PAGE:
Below is a short overview of the research projects that the Chair of History of Philosophy is involved with – these topics are opportunities to offer students hands-on research experience and supervision.
1. Determining religious disagreements. Religious disagreements are common and often embody exclusivist views. Questions about truth and objectivity can be seen as transcendental and unanswerable. In philosophy of religion, these issues transform into questions about the rationality of particular religious beliefs, which – to some extent – can be defended or opposed by means of philosophical argument. We assess the rationality of religious beliefs by analysis of historical case studies, especially by looking at religious disagreements in Early Modern metaphysics. The aim is to determine whether philosophical analysis of religious doctrines can provide a rationale for religious beliefs and in turn contribute to solving religious disagreements, which can then be seen as genuine disagreements.
2. Resolving peer disagreements. In contemporary epistemology revisionists claim that one should withhold judgment when peer disagreement occurs (i.e. disagreement with someone with roughly the same evidence and the same intellectual abilities). The non-revisionists argue that one has no such obligation. We will offer a historical perspective on this currently hotly debated topic. We analyze arguments by Ancient sceptics for their revisionist position and show that they are relevant for the contemporary discussion of peer disagreement. An important premise for the sceptics’ revisionist argument is the principle according to which one has the epistemic duty to treat one’s beliefs impartially. Contemporary non-revisionists tend to deny this principle of impartiality, e.g. by invoking the notion of “intellectual self-trust”.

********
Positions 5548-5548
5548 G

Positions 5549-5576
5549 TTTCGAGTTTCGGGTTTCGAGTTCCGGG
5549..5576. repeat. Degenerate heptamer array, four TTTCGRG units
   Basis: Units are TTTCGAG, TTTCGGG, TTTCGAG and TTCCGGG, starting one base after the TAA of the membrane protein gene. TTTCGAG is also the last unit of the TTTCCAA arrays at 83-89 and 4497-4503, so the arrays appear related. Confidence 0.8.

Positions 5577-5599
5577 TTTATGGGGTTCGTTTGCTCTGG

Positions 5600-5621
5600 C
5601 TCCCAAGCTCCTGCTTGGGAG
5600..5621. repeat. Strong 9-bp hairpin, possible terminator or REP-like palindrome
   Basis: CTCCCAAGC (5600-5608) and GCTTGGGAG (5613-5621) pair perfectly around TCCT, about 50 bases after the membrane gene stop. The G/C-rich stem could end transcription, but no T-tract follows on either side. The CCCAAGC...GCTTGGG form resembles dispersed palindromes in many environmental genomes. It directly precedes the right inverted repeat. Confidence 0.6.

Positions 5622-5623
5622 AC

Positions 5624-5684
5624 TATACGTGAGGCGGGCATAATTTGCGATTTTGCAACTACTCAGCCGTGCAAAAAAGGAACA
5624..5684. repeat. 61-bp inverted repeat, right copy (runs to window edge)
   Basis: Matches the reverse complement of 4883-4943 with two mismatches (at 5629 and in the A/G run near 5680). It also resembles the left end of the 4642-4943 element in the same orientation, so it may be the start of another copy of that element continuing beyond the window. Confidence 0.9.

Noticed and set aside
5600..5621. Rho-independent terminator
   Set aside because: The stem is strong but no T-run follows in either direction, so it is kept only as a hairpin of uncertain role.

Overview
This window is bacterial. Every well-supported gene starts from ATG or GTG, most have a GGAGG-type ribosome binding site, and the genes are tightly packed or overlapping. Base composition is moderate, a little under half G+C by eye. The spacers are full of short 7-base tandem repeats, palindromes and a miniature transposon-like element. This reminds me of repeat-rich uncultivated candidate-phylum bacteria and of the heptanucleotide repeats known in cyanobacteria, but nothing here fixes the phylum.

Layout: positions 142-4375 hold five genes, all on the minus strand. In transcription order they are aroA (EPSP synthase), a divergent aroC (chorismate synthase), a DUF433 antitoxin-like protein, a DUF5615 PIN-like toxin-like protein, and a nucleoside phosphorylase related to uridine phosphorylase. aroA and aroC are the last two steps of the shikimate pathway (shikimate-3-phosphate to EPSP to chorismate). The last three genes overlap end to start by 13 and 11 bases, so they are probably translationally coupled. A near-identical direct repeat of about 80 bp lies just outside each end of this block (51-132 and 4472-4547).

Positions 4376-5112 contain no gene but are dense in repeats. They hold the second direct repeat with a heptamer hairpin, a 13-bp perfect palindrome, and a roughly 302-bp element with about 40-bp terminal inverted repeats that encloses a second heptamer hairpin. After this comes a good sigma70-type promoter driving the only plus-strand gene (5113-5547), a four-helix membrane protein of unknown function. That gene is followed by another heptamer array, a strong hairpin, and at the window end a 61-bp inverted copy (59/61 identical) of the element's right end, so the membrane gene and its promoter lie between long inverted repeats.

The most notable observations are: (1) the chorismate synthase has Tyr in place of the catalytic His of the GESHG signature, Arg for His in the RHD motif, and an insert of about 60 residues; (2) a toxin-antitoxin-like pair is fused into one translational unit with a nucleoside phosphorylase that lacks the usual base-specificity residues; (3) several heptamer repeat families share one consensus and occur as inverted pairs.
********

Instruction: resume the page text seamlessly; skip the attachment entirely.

Conceptions of the Soul and Immortality in the British Thought from 1640 to 1740.
The project is concerned with the conceptions of human soul put forward by British thinkers in the period of 1640-1740. In particular, it proposes to study their philosophical-theological accounts of the soul in its post-mortal states. Modern scholarly literature on the Early Modern conceptions of the soul focuses mainly on the soul in its present, embodied state. In this way, the modern scholarship tends to ignore an important aspect of their views, for Early Modern philosophers were equally interested in soul’s immortality and afterlife. They produced numerous accounts of the separate/intermediate as well as final state of the soul. No systematic research has been done on these accounts to be found in the works of British thinkers. The project aims to expound, compare and analyze the views and arguments concerning the future states of souls in their textual and intellectual context.